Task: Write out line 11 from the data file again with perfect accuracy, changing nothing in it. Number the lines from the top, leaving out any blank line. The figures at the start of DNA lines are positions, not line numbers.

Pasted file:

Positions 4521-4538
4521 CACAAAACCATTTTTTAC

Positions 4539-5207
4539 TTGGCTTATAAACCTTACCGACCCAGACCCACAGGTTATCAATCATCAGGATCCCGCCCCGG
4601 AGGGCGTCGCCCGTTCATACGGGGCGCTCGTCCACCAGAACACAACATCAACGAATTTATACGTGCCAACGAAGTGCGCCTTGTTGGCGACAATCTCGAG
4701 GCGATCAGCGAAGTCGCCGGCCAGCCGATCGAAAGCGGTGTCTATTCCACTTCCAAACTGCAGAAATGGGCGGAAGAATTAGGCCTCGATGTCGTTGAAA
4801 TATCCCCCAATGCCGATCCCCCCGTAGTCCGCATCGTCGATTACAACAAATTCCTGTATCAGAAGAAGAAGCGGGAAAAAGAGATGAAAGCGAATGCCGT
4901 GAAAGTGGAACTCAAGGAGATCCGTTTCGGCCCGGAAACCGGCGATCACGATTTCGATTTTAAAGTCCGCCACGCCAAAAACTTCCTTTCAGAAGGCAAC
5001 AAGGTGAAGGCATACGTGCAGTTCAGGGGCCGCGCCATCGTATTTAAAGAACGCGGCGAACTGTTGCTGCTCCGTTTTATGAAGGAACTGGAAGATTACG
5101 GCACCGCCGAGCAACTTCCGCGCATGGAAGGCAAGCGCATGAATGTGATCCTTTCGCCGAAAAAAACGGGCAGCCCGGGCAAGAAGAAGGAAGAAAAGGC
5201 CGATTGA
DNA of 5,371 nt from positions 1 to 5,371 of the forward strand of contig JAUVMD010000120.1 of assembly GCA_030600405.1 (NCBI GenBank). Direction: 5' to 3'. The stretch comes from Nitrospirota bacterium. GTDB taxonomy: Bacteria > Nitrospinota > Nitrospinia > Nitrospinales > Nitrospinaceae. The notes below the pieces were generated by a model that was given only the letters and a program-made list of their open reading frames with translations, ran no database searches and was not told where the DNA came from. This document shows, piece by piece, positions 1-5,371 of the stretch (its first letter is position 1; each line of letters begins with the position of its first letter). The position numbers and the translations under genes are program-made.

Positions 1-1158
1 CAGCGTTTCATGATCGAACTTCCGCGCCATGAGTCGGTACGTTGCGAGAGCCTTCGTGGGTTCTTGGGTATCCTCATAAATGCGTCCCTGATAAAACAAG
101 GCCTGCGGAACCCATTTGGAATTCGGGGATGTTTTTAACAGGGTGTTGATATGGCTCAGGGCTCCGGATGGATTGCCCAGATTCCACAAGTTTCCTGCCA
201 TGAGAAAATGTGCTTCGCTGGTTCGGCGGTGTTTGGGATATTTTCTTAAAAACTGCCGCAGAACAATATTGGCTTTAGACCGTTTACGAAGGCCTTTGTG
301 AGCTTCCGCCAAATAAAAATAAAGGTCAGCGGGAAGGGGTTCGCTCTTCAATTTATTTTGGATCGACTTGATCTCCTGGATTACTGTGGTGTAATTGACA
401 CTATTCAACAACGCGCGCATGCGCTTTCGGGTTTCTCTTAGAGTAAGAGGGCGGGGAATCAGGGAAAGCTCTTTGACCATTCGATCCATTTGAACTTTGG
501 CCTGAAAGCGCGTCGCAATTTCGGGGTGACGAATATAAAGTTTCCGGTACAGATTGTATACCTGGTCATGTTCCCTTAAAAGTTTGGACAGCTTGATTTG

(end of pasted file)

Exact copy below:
5201 CGATTGA